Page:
This book explores four essential and basic methods for multivariate exploratory data analysis: principal component analysis, correspondence analysis, multiple correspondence analysis, and hierarchical ascendant classification. The principal innovations are an emphasis on geometric intuition and the use of the R calculator system. It is an excellent book which I would strongly recommend as a secondary text, supporting or accompanying the main text for any advanced undergraduate or graduate course in multivariate analysis.
The Examples: The book explores 12 sophisticated examples, three for each of the four exploratory data analysis methods. Both the examples and the code that analyzes them may be freely accessed from the book’s web site at http://factominer.free.fr/book. Other useful websites, such as website for the free download of the R system, are also found in the introduction.
The fact that these examples are free means that an instructor of a multivariate data course can review these examples relative to other books and other software in order to intelligently evaluate whether (s)he wishes to use the book as a secondary text. A further bonus is that an instructor may decide to use these examples, which are rich and illustrative of basic concepts, without selecting use of the book for his/her course.
Geometry: Quite simply, the book consists of a series of triplets of tables, pictures, and discussions. The math is there, but is explained heuristically and geometrically, not in terms of algebraic manipulations. This is refreshing since the reader sees the various clusters and associations rather than becomes aware of them as consequences of formal manipulations. I cite the authors’ stated goals from the introduction.
The book has been designed for scientists whose aim is not to become statisticians but who feel the need to analyze data themselves. It is therefore addressed to practitioners who are confronted with the analysis of data. From this perspective it is application-oriented; formalism and mathematics writing have been reduced as much as possible while examples and intuition have been emphasized. Specifically, an undergraduate level is sufficient to capture all the concepts involved.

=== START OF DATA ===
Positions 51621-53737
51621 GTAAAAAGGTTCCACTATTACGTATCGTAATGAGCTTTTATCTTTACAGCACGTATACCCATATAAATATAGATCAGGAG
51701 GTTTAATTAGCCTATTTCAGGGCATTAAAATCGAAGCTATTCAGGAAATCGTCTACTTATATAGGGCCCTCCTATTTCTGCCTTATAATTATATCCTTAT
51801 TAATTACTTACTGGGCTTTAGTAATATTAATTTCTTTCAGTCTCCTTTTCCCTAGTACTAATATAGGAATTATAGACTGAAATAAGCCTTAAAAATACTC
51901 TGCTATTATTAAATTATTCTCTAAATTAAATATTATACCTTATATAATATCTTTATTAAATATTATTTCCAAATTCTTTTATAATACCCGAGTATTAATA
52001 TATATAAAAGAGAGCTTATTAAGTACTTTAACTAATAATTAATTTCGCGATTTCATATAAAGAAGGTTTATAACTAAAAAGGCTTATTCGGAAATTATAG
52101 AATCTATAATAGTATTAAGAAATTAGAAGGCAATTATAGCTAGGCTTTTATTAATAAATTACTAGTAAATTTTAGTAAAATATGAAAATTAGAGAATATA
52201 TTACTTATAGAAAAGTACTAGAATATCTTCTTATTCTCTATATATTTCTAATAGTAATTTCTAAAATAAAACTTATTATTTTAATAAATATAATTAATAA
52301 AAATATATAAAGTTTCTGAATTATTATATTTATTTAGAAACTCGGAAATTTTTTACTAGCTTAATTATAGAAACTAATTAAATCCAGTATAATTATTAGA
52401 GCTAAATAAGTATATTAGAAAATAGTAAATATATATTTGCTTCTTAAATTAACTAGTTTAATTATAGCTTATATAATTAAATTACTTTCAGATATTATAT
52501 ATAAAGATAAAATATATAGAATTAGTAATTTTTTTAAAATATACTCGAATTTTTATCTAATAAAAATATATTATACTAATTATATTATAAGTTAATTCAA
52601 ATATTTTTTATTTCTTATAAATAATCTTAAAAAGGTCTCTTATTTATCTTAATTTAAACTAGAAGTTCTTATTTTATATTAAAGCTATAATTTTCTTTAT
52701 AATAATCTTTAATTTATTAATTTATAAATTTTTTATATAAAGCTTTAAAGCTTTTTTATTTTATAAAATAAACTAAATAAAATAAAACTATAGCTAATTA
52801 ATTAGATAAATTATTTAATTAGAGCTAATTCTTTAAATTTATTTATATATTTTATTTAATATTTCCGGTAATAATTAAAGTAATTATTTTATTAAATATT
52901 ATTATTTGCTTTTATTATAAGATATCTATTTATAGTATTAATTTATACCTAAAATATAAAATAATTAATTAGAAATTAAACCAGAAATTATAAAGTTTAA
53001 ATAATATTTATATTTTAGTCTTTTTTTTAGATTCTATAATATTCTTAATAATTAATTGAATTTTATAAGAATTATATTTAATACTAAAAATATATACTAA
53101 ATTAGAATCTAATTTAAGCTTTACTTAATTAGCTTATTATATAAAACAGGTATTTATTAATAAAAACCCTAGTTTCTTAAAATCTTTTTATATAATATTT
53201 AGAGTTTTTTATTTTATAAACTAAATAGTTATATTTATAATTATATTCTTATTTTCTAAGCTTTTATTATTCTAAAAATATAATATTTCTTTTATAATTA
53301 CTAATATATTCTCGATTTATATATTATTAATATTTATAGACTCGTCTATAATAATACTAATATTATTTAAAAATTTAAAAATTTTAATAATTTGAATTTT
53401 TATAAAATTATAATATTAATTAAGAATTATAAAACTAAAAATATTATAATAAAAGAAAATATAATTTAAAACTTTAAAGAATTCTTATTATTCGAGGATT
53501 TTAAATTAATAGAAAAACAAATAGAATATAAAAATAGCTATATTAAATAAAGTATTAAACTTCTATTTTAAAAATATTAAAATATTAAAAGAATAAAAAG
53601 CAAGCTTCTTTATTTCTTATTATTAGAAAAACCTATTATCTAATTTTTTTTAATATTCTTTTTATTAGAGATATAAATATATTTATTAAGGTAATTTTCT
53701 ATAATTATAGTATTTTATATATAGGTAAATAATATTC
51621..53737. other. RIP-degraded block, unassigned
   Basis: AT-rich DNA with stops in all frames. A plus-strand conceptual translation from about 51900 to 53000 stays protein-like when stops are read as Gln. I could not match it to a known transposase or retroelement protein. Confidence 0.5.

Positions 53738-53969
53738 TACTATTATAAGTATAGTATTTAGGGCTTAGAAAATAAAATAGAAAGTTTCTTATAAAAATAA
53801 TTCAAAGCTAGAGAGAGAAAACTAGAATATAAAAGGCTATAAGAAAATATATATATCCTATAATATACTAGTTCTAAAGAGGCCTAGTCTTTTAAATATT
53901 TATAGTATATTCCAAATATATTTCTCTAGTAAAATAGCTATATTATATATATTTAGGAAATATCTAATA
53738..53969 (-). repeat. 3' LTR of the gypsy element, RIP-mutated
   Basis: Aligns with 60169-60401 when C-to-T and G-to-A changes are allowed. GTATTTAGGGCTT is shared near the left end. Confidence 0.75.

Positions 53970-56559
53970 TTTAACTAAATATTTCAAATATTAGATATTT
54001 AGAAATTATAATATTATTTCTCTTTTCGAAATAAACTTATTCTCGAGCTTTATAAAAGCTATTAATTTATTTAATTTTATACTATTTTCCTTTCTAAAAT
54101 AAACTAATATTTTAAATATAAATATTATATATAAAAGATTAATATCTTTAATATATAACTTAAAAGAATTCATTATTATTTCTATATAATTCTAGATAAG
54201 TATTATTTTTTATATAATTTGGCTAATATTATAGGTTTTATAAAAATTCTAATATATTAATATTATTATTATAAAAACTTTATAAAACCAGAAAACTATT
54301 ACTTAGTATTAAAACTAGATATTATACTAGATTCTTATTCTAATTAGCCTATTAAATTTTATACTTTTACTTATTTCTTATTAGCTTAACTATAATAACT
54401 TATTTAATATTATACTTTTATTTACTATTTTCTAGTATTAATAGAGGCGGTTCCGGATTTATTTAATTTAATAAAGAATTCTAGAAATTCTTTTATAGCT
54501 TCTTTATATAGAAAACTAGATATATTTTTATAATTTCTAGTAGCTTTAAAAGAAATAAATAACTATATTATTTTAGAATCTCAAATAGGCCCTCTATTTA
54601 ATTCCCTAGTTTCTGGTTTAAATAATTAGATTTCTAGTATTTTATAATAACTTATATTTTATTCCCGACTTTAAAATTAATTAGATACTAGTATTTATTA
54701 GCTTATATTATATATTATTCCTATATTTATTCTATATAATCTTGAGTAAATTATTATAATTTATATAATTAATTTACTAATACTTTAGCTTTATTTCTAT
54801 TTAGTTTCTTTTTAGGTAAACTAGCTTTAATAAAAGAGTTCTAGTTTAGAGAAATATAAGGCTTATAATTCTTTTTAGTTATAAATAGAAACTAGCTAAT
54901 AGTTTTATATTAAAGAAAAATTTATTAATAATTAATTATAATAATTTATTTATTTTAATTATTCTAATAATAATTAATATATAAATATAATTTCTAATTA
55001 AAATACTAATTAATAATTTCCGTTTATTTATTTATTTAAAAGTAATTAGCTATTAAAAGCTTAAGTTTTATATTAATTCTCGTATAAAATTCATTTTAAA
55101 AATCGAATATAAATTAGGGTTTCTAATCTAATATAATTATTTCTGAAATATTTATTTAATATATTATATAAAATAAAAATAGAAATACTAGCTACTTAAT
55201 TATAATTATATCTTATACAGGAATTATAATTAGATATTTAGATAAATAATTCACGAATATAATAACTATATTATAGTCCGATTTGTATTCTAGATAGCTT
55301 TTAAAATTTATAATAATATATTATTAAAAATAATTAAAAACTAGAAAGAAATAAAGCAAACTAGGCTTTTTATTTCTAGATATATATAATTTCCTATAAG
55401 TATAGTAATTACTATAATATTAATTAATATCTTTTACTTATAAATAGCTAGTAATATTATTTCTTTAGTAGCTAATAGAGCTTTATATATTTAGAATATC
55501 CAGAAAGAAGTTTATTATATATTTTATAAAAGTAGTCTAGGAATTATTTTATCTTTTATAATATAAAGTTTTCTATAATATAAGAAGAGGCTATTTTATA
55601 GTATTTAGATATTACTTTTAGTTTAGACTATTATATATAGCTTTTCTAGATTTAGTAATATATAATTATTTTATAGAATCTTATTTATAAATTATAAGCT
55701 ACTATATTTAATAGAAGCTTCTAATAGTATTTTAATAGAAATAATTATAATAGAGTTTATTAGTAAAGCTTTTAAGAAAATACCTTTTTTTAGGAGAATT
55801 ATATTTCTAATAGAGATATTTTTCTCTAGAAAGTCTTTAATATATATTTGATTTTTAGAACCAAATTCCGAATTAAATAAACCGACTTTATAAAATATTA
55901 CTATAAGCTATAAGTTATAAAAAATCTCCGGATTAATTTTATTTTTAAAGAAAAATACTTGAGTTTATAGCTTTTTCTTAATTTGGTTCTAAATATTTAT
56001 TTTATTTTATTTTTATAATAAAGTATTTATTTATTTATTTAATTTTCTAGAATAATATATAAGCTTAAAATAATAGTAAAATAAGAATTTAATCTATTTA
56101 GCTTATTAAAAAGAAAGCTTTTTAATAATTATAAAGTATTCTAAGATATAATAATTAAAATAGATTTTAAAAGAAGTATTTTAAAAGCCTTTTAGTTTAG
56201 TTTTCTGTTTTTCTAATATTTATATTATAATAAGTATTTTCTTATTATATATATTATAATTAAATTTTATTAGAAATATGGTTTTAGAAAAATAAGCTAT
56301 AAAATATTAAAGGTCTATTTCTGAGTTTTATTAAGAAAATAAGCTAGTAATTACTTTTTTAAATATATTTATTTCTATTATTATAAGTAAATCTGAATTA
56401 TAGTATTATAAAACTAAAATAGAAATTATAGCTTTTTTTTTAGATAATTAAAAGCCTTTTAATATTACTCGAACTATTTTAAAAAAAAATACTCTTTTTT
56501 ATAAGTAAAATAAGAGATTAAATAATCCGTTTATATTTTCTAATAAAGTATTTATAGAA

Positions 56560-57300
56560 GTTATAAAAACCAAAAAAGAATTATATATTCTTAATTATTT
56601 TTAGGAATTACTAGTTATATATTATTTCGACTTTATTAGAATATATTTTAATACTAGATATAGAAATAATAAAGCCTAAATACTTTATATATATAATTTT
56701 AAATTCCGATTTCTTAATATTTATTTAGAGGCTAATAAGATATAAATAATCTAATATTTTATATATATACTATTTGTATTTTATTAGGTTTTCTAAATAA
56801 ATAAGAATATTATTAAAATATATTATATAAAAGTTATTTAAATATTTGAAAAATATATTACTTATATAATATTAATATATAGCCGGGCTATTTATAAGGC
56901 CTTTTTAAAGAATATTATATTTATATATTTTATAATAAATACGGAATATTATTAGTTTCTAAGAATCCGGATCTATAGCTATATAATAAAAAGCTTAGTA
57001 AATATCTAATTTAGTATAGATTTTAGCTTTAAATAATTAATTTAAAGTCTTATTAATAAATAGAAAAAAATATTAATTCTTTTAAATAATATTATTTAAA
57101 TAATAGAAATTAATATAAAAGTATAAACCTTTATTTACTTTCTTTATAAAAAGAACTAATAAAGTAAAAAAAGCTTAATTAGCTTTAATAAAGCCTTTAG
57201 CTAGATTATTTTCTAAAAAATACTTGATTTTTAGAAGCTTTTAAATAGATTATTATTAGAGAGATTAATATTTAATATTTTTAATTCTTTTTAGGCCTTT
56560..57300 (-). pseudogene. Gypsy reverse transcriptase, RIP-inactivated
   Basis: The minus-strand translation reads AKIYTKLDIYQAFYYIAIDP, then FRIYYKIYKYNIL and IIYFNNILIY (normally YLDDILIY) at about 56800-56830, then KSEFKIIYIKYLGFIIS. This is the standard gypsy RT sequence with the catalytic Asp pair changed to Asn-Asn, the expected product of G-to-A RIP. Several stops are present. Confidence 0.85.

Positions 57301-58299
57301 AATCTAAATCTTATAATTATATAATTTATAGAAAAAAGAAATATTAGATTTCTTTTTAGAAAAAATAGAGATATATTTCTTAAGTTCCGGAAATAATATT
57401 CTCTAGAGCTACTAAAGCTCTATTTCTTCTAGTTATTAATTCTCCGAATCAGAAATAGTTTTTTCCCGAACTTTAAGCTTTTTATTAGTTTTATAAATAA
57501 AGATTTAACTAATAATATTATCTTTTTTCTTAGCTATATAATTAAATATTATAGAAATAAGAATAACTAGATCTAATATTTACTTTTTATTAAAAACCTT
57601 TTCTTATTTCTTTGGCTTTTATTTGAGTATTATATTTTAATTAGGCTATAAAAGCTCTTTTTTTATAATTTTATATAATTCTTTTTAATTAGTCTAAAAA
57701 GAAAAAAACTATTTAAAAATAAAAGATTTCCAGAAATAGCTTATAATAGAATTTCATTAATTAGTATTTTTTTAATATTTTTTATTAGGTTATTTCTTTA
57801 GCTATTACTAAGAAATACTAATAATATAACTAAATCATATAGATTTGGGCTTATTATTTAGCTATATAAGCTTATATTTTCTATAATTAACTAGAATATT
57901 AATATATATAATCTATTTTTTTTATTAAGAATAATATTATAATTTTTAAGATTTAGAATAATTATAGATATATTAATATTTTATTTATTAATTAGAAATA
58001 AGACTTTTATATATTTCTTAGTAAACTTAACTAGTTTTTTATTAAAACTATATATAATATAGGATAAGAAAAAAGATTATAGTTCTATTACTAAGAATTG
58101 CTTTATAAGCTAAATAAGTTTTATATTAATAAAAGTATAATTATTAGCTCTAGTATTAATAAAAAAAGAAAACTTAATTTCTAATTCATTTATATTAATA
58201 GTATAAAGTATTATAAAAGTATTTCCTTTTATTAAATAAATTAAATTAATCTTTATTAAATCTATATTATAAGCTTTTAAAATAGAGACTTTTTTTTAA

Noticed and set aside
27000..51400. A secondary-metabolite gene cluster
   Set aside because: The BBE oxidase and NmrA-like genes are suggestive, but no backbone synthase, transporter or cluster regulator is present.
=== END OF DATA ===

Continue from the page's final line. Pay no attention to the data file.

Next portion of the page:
Here is another perspective: Most texts spend a lot of time on the underlying algebraic theory and have a few pictures; by contrast, Exploratory Multivariate Analysis, spends a lot of time on the pictures and has a few formulae.
Another way to appreciate this book is to compare it with an excellent Mathematics Magazine article with similar goals. “Spectral Analysis of the Supreme Court,” by B. Lawson, M. Orrison, and D. Uminsky (Math Mag. 79(5)(2006), 340–346) is an expository article whose goals are "to convince you that spectral analysis is worth looking into." Despite the expository nature of the article, it has no pictures (actually to be fair, it has a picture of the Supreme Court justices). Instead it has three tables, a few equations, and makes its case for spectral analysis by appealing to intuitive Linear Algebra concepts (such as vectors of means).
One further difference between the article and Exploratory Multivariate Analysis may be worth mentioning. The article studies justice-coalitions as implied by voting patterns. In other words, it studies the objects (that is, the justices) but not the attributes (the voting issues). Contrastively, Exploratory Multivariate Analysis studies the individual-variable duality and shows how data can lead to clustering inferences in both the individuals and attributes. Thus despite the emphasis on intuition, Exploratory Multivariate Analysis does not sacrifice detail; it explores all aspects of the subject.
R calculator: To teach any advanced data analysis, the instructor must also teach use of a software package. The principal advantages of R are that it is free and puts emphasis on visualization. The authors detail information about R commands in the appendices. As far as I know the R calculator has the same capabilities as other multivariate software.
In summary, this is a compact book with a plethora of visualizations teaching all subtleties of major data exploratory methods. It would supplement well any primary textbook in an advanced undergraduate or graduate course in multivariate analysis.
Russell Jay Hendel, RHendel@Towson.Edu, holds a PhD. in theoretical mathematics and an Associateship from the Society of Actuaries. He teaches at Towson University. His interests include discrete number theory, applications of technology to education, problem writing, actuarial science and the interaction between mathematics, art and poetry.